Earlier today, Justin Dean, acting on behalf of Mars Hill Church, requested that You Tube remove video clips of Mark Driscoll and Sutton Turner talking about Mars Hill Global. In the video clips, which were made available to illustrate my commentary on the subject, both Driscoll and Turner clearly identify Mars Hill Global as a ministry of Mars Hill Church for the purpose of supporting international missions.’
I have contested the notice and will await You Tube’s decision, which could take up to 10 business days. I firmly believe that the video clips are covered by Fair Use and are necessary to report accurately the relationship between Mars Hill Church and Mars Hill Global.
Last Friday, Mark Driscoll told his congregation that he was glad for the freedom of the press:
In addition, I really am blessed to live in a land where the law allows me to have freedom of speech, to have freedom of religion, to have freedom of assembly, freedom of the press. That means we get to assemble, and I get to open the Bible and teach whatever I believe to be true. But it means that others have that same legal opportunity. They have that same freedom, and so, and so others are free to, to say things as well.
One aspect of that freedom is the ability to use copyrighted materials to report news, or provide commentary and/or criticism. Clearly, the purpose of the videos in question is report news and provide commentary on Mars Hill Church and Mars Hill Global.
For all articles on Mars Hill Global, click this link.
Michael Hill is the president of the League of the South. The League of the South should be an organization which exists only in history books. However, it exists and actually has a political candidate masquerading as a Republican in the Anne Arundel County (MD) Council race, Michael Peroutka.
Hill (similar to David Barton) recently penned a defense of private citizens owning whatever weapons the military owns in order for citizens to defend themselves against a tyrannical government. And, according to Hill, we will probably need those arms:
If you trust that your government will never infringe your rights, then I suppose you’ll find my argument senseless. But if you fear, say, a future when drones fill the skies for the purpose of surveillance, intimidation, or worse, then you might see the need to own a couple of hand-held rocket launchers.
And beyond rocket launchers taking out drones, what other targets will be important?
But what about that liberal canard that says that no matter how well armed the citizens are, they will never be able to defeat the modern military in a toe-to-toe confrontation? First, that presumes that the US military would fire on its own people, a question whose answer we do not know. And, second, it presumes that the fight would be a conventional one. More likely, it will be Fourth Generation Warfare, which is just another way of saying guerrilla war.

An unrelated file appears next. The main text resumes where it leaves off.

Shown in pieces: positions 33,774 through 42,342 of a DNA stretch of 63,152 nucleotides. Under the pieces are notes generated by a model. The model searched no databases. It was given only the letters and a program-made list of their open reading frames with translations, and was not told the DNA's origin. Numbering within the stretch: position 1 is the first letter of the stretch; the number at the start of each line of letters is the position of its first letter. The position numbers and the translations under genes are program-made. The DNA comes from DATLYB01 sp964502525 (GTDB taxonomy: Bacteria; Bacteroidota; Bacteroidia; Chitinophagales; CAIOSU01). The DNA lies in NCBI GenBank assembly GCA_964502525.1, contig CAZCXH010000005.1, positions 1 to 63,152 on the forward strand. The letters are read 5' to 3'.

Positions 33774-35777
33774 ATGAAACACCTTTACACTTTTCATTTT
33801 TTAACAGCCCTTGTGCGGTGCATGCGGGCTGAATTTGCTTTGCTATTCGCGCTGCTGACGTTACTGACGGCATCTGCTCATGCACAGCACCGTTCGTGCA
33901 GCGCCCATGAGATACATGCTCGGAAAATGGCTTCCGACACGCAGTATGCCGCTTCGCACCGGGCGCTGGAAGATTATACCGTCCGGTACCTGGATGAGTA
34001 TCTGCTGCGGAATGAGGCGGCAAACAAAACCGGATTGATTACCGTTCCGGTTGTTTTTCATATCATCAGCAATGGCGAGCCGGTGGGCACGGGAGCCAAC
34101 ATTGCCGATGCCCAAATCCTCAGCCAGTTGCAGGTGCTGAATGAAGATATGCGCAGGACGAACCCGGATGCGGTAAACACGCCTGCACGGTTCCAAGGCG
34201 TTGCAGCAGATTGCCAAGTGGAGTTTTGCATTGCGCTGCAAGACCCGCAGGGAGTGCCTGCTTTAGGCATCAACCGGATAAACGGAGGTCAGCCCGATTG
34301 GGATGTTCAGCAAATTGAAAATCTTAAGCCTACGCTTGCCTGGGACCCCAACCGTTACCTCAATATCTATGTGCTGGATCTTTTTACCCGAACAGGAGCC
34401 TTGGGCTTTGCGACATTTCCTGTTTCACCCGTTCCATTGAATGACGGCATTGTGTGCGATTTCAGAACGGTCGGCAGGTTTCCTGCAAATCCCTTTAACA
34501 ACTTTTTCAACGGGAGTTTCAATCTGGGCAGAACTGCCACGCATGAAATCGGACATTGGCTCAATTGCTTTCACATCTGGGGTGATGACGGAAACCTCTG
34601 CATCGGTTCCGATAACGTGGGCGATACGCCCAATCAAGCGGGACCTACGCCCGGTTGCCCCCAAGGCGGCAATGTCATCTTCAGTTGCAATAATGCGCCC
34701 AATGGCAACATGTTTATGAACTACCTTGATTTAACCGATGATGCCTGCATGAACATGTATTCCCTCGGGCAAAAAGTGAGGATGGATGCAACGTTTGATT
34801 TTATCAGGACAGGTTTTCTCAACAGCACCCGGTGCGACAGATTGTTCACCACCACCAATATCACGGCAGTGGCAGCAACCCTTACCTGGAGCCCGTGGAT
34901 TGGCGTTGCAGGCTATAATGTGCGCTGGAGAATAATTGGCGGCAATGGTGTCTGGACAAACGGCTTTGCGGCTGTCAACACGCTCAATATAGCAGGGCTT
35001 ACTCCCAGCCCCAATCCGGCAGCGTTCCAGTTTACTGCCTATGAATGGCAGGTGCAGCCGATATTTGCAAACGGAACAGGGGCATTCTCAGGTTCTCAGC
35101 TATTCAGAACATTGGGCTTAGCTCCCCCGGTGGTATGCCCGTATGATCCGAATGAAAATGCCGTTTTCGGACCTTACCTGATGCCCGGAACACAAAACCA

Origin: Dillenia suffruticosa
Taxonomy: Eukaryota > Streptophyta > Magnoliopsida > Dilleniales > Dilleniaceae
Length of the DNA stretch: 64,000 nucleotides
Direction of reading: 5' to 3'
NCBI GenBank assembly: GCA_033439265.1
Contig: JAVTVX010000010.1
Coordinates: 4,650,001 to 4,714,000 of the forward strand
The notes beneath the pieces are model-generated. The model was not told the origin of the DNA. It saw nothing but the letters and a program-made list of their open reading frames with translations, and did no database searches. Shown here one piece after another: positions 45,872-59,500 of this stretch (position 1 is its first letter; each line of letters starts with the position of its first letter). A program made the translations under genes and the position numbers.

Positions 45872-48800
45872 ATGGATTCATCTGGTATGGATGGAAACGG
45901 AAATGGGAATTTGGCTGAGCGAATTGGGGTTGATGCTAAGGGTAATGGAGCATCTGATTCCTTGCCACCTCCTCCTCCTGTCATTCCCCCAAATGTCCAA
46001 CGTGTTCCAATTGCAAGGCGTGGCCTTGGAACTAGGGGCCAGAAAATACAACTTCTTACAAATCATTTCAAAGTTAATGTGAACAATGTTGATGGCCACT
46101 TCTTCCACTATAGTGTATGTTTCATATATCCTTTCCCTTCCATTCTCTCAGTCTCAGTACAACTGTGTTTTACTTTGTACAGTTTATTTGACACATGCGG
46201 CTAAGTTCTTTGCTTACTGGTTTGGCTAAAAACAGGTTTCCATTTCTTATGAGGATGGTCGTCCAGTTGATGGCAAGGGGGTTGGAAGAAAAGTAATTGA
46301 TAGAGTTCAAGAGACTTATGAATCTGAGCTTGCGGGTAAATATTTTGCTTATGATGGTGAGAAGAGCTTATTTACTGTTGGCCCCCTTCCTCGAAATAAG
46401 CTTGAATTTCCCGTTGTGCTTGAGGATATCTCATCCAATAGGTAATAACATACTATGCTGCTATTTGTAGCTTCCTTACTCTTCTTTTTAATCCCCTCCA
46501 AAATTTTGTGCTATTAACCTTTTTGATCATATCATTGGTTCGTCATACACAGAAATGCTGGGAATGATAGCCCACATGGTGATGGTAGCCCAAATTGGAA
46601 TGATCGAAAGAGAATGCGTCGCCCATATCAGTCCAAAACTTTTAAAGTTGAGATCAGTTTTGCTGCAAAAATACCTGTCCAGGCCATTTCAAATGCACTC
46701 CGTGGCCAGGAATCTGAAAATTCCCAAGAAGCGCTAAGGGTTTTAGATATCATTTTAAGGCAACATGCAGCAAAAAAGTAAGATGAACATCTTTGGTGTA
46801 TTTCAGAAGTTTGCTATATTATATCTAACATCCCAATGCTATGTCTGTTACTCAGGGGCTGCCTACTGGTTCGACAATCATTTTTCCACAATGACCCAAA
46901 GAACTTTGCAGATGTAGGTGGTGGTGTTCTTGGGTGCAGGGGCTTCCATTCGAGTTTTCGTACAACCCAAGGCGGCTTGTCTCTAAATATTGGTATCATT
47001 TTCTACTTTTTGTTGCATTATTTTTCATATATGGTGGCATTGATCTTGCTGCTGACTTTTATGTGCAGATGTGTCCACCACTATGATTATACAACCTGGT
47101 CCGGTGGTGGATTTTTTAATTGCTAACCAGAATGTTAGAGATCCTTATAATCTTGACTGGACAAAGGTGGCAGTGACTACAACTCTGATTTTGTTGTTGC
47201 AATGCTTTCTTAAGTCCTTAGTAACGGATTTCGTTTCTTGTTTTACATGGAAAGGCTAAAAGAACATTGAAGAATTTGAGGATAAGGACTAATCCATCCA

In 4Gen Warfare the lines between the military and the political, economic, cultural, and social are blurred past the point of recognition. To oversimplify, the primary targets will not be enemy soldiers; instead, they will be political leaders, members of the hostile media, cultural icons, bureaucrats, and other of the managerial elite without whom the engines of tyranny don’t run.
4Gen Warfare doesn’t require that the populace be armed equal to the military and law enforcement. In fact, having such firepower, with few exceptions (such as full-auto “assault weapons,” silencers, and a handful of other esoteric toys), would be a logistical and tactical burden to the common 3- to 5-man group so common in this type of warfare. Stealth and the concentration of firepower at certain points for a short time are the keys to successful Gen4 Warfare, whether it’s busting up a traffic roadblock, ambushing a gun confiscation raid, or taking down a high-profile tyrant. If you want more from an historical standpoint, read about Michael Collins. If you want more from a modern, practical standpoint, read Joseph P. Martino’s Resistance to Tyranny: A Primer.
I wonder if Hill considers bloggers to be a part of the “hostile media?”
Do you think some crazy white separatists might actually think the rhetoric was intended for action?
Update: Earlier today, Justin Dean, acting on behalf Mars Hill Church filed a copyright claim against the video below. Just now, I contested the claim. The counter-notification process takes 10 days.
On July 15, I reported that Mars Hill Church removed three videos about Mars Hill Global from their You Tube account. Generally, those videos presented Mars Hill Global as the international mission arm of Mars Hill Church. At that time, I wrote:
From my point of view, beginning in early 2012, Mars Hill created an impression that gifts to Mars Hill Global were mainly going to international mission efforts. Inadvertently or not, they created confusion (as they have admitted) with their various definitions of Mars Hill Global (is it a non-member audience, is it a fund, is it both?), and their constant references to international efforts in the context of Mars Hill Global pleadings. Actually, most of this has been admitted. What is remarkable is that they used “the preponderance” of donations to expand their locations, even though they gave donors almost no indication that the money was being spent in real time for those local purposes.